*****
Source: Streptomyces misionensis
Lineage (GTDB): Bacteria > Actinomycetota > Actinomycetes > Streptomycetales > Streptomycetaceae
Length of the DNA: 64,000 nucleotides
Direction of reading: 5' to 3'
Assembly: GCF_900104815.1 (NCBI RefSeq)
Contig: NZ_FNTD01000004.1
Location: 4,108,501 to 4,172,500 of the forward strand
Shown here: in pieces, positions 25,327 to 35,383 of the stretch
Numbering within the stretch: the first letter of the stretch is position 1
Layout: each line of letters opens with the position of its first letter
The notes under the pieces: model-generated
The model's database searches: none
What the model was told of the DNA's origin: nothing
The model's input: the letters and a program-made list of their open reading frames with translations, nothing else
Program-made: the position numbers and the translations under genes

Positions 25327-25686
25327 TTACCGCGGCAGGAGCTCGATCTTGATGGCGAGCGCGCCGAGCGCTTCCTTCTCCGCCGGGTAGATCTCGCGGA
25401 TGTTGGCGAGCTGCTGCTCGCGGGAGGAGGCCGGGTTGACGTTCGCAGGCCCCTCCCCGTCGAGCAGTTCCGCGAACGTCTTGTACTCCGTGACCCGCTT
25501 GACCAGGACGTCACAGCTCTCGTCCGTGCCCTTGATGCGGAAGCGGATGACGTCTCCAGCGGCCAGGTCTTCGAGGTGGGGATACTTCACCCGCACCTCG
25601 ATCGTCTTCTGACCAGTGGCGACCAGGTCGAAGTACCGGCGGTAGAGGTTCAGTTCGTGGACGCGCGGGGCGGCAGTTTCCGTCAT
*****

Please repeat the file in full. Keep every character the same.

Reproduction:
Source: Streptomyces misionensis
Lineage (GTDB): Bacteria > Actinomycetota > Actinomycetes > Streptomycetales > Streptomycetaceae
Length of the DNA: 64,000 nucleotides
Direction of reading: 5' to 3'
Assembly: GCF_900104815.1 (NCBI RefSeq)
Contig: NZ_FNTD01000004.1
Location: 4,108,501 to 4,172,500 of the forward strand
Shown here: in pieces, positions 25,327 to 35,383 of the stretch
Numbering within the stretch: the first letter of the stretch is position 1
Layout: each line of letters opens with the position of its first letter
The notes under the pieces: model-generated
The model's database searches: none
What the model was told of the DNA's origin: nothing
The model's input: the letters and a program-made list of their open reading frames with translations, nothing else
Program-made: the position numbers and the translations under genes

Positions 25327-25686
25327 TTACCGCGGCAGGAGCTCGATCTTGATGGCGAGCGCGCCGAGCGCTTCCTTCTCCGCCGGGTAGATCTCGCGGA
25401 TGTTGGCGAGCTGCTGCTCGCGGGAGGAGGCCGGGTTGACGTTCGCAGGCCCCTCCCCGTCGAGCAGTTCCGCGAACGTCTTGTACTCCGTGACCCGCTT
25501 GACCAGGACGTCACAGCTCTCGTCCGTGCCCTTGATGCGGAAGCGGATGACGTCTCCAGCGGCCAGGTCTTCGAGGTGGGGATACTTCACCCGCACCTCG
25601 ATCGTCTTCTGACCAGTGGCGACCAGGTCGAAGTACCGGCGGTAGAGGTTCAGTTCGTGGACGCGCGGGGCGGCAGTTTCCGTCAT